$13.4 Billion Energy Plan For France Announced

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Tax credits and low-interest loans will be used to generate about €10 billion ($13.4 billion) for a new energy plan in France. About half the money will be loaned by Caisse des Depots et Consignations, a government-owned lender, and some will also come from non-state banks.


French President Francois Hollande wants France to reduce its reliance on atomic power from 75% to 50% by 2025. Such an investment is necessary to help with this transition. France is one of the most nuclear-dependent countries in the world. This situation is surely reasonable, because at one point several decades ago, France was overly reliant upon oil for the generation of electricity. When the oil crisis of the early 1970s hit, spiking petroleum prices put France (and other nations) in a financial headlock. Unlike many other countries, France doesn’t have large supplies of coal so couldn’t fall back on that energy source. Thus, it pursued nuclear power.

Demonstrating a note of optimism about the new energy plan, Environment Minister Segolene Royal, said, “What is important is to use our imagination. What we have done is financial engineering.”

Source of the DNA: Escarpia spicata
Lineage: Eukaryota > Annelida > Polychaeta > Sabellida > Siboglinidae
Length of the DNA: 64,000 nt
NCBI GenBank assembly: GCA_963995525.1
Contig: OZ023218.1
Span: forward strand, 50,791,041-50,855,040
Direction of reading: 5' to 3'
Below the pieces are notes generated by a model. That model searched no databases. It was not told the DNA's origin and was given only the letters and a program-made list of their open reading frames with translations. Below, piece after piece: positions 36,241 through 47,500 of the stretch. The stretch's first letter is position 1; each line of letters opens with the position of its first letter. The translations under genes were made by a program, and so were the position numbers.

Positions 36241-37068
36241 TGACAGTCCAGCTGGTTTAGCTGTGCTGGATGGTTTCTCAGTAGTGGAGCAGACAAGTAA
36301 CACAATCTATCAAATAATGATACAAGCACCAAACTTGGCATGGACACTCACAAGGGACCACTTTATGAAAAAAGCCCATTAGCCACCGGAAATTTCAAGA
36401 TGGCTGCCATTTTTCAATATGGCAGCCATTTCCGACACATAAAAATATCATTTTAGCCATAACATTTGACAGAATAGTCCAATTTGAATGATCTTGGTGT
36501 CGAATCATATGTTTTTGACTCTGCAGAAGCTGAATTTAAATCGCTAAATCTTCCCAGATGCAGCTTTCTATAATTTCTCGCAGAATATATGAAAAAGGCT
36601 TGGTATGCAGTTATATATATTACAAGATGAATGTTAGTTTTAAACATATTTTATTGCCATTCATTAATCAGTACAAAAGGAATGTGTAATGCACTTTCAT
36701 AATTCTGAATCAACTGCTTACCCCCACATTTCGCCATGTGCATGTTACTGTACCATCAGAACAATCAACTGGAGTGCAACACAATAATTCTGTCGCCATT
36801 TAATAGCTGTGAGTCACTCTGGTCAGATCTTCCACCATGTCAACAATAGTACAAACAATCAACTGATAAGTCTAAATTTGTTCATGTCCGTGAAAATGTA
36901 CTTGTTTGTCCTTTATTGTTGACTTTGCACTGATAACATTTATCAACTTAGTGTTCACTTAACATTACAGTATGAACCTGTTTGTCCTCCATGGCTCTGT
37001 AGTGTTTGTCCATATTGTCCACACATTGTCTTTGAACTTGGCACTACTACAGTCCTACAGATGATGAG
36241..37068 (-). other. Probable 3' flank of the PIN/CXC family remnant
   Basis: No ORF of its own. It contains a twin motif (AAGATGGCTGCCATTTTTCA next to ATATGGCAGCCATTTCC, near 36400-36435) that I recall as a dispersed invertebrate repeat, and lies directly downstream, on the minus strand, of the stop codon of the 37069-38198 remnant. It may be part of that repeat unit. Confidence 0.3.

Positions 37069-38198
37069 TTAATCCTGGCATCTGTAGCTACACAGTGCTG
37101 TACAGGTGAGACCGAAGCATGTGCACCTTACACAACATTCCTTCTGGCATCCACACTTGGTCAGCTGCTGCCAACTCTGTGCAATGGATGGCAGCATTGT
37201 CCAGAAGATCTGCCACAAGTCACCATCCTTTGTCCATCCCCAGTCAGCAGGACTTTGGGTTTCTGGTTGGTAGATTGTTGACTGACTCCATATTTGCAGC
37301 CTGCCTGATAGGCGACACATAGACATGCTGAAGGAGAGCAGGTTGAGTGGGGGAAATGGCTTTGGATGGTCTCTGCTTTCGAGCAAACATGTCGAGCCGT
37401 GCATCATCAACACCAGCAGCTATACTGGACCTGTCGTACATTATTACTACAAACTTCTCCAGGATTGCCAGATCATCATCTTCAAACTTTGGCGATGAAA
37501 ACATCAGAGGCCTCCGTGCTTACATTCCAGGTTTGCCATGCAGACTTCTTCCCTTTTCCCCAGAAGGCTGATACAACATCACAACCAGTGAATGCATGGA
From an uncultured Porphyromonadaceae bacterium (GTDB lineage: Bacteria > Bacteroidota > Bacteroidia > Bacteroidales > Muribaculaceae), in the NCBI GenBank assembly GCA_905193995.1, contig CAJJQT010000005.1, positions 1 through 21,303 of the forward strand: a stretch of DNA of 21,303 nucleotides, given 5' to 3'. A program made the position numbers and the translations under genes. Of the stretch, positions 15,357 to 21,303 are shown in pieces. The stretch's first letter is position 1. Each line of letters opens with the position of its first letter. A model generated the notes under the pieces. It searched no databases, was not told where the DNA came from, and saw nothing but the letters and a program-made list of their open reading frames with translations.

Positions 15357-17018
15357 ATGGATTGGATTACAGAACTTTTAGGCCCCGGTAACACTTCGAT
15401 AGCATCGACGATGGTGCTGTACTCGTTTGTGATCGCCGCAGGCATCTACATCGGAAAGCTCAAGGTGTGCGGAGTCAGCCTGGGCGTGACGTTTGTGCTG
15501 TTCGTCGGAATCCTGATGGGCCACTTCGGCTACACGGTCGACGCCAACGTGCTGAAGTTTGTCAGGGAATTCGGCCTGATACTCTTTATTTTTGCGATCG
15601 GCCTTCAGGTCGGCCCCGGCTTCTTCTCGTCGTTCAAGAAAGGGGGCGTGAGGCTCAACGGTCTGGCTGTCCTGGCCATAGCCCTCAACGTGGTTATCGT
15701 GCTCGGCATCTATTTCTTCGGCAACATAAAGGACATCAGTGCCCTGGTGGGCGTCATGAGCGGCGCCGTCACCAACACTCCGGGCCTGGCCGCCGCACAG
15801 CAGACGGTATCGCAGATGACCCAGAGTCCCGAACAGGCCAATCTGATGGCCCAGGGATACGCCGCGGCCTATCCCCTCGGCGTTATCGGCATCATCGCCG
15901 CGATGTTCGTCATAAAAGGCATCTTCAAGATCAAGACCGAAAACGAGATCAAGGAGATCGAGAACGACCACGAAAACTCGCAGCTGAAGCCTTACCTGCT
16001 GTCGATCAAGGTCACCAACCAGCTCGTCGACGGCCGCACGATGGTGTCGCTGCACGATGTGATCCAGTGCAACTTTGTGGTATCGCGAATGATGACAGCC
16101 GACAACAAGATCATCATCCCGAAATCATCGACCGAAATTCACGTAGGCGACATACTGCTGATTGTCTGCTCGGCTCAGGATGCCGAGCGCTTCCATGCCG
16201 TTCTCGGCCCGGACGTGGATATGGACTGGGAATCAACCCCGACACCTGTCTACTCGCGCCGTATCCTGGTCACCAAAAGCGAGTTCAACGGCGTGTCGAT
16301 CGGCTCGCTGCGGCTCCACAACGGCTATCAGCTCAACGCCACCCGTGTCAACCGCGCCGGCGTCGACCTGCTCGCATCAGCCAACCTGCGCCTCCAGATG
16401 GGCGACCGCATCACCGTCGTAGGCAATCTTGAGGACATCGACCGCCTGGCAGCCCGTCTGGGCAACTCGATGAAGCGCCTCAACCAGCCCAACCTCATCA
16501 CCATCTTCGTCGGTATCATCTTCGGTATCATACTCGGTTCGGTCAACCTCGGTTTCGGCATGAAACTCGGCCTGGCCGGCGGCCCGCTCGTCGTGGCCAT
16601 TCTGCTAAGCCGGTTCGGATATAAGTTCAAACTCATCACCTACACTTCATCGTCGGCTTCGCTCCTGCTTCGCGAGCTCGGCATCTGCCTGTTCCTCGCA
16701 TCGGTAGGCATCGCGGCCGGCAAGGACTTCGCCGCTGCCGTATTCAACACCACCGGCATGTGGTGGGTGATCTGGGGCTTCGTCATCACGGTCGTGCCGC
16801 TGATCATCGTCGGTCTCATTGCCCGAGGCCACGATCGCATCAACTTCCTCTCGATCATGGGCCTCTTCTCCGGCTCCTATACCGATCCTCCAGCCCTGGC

While some say such government programs are typically not very effective, this one seeks to save energy through home renovation and insulation. Such practical measures aren’t as ‘sexy’ as a new solar power plant, but they can be beneficial. The installation of 7 million electric vehicle charging stations will also occur as a result of the program and electric car purchasing will be encouraged.

The public will also be incentivized to turn in old, diesel-powered vehicles in a bid that is reminiscent of the Cash for Clunkers effort that was made a number of years ago in the United States. The energy financing will also be used to create new jobs.

Another reason to invest in alternative energy is that many of France’s nuclear power plants are getting old. “We have a nuclear fleet which was built in the 1960s, 70s, 80s. So we arrive at a time when these plants get close to 30 years of age. The ageing of these facilities is a new factor, even if a foreseeable one. Can we go over 40 years? We have no answer on that yet. We are expecting a full report from EDF which will bring us to take a decision in 2015,” explained President of the French Nuclear Safety Authority, Pierre-Franck Chevet.

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Jake Richardson

Hello, I have been writing online for some time, and enjoy the outdoors. If you like, you can follow me on Twitter: https://twitter.com/JakeRsol

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